Gloria Olson poses with some of her work at a recent show. Photo by Kris Taylor
‘Drying Laundry’ – Junkyard photography, and such. To see more of Gloria Olson’s work visit her Facebook page – Gloria Olson Photographs. Photo by Gloria Olson
Heavy equipment parked by the side of the road. Photo by Gloria Olson
Photographer Gloria Olson is contributing abstract photography to the Los Alamos Reporter. Courtesy photo
BY MAIRE O’NEILL
Photographer Gloria Olson and Maire O’Neill of the Los Alamos Reporter first met in 1978 in Garmish-Partenkirchen, a beautiful town in the Bavarian Alps where they were both working at the time. Fast forward 41 years and each of the women is involved in an exciting venture – Olson in Mount Shasta, California and O’Neill in Los Alamos, far away from her native Ireland. Now O’Neill has invited Olson to be part of her retirement project by contributing her unusual photos to the Los Alamos Reporter on a regular basis.
Olson’s interest in photography began in high school and she has continued to dabble in it since. Then 12 years ago, her husband Eric gave her a camera for Christmas and her interest was rekindled.
“I was shooting close-ups of burning wood patterns and colors. The photos didn’t print well, though, and so I reluctantly abandoned the idea for the time being,” she said.
Olson instead focused on landscape photography that showcased the beauty and diversity of Siskiyou County. She said over time her landscapes were becoming more and more abstract. She mostly used her telephoto lens to zoom in quite close and loved finding unusual perspectives in landscape.
Then, earlier this year Olson saw the abstract work of another photographer on Instagram.
“I’d never seen photography so beautiful! It was like a switch in my brain clicked and that was it,” Olson said. ” I couldn’t do anything else but abstracts after that.”
While looking for items to photograph, she said it was rust, corrosion and weathering that captured her imagination. She said while she was pointing things out to her husband, he was not seeing the colors and texture in rust and oxidized metal until she showed him.
“The eye needs to be trained to see. We have to work on refining our vision to see more and more nuances in detail,” Olson said.
Where most people only see an old rusty car or a weathered fence Olson sees a fascinating world of colors and textures that she showcases in her photography.
“The varying tints and textures and line in rust and oxidation – who would have thought! The colors and patterns found on layers of old weathered paint, wonderful! It is truly a constant surprise and delight. And once one starts looking, it’s everywhere,” she said.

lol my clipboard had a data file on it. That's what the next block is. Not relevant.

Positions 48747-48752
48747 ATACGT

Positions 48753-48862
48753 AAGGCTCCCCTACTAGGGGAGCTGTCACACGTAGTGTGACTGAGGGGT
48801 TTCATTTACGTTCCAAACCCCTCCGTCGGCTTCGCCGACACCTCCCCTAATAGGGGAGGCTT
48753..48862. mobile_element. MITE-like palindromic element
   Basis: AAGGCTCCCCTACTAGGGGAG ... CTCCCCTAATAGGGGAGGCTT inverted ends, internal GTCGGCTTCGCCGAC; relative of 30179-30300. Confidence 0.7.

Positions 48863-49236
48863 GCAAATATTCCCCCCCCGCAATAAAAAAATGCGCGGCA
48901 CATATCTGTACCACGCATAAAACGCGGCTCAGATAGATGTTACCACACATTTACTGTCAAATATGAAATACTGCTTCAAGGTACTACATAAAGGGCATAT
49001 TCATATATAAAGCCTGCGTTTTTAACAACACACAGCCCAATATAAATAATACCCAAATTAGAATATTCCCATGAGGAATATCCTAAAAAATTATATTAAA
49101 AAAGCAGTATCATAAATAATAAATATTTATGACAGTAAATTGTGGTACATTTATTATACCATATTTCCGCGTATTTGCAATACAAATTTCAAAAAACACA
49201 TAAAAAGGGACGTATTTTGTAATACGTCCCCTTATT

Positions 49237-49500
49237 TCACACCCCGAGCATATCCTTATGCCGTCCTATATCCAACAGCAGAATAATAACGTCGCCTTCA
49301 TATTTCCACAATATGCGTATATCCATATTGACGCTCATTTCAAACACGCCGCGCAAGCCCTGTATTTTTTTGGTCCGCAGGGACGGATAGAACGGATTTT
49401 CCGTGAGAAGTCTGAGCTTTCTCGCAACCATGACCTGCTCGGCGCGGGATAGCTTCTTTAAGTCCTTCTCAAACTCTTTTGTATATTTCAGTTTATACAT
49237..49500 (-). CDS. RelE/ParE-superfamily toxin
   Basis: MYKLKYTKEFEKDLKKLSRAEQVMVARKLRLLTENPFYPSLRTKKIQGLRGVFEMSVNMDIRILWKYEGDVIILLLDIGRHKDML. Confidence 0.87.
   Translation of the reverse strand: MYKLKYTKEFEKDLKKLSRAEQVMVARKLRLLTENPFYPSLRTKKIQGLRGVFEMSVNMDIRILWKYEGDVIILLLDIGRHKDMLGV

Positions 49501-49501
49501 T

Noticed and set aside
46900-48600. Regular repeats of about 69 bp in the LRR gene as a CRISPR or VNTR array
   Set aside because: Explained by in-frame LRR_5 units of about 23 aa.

She is always on the lookout for “rusty and weathered anything,” including old rusted cars or trucks, heavy equipment parked on the side of the road, train cars, dumpsters, barrels, rusty old utility trailers or rusty sheds.
“Recently my husband and I found some old, rusty logging equipment and some lovely old weathered barrels scattered about a field. What a find! My favorites are unofficial junkyards with a collection of old vehicles,” Olson said.
Once she captures an image, she eventually comes up with a name for the photo based on what she sees or the feeling it evokes. At first, she wrestled with naming the images because she didn’t want to influence the viewer, she said.
“But then I realized that everyone sees what they see anyway. It’s wonderful – everyone comes to abstract photos with their own world view – and I love when everyone shares these on my Facebook page,” she said.
Olson uses a high resolution 42 megapixel Sony a7rii camera. She processes her photos in Lightroom, which means that she only works with what is already in the image and doesn’t add or remove anything.
“I will do minor cropping to enhance the composition, and I adjust things like contrast, color vibrance and saturation,” Olson explained.
She usually uses three lenses, including a versatile 24-70mm, which allows her to focus about a foot away from a surface. A 100-400mm telephoto lens allows her to capture “harder to get to images,” and a 90mm macro lens is used for super close-up shots.
Olson mostly prints her junkyard photos on metallic photo paper because she feels the subtle metallic sheen is fitting for rust and metal surfaces. When she had a photo printed on metal, the printer called her to confirm that she had sent him the right file.
“Not quite the normal Grand Canyon or family reunion photo,” she laughed.
Olson finds that junkyard photography is fundamentally different than shooting portraits, still life or landscape photography.
“Instead of gazing at nature’s beauty and feeling the gentle breeze, I find myself making sure I’m not kneeling in broken glass, or hoping that a guard dog doesn’t jump the fence,” she said.
To see more of Olson’s work, visit her Facebook page, Gloria Olson Photographs, or Instagram at gloriaolsonphoto.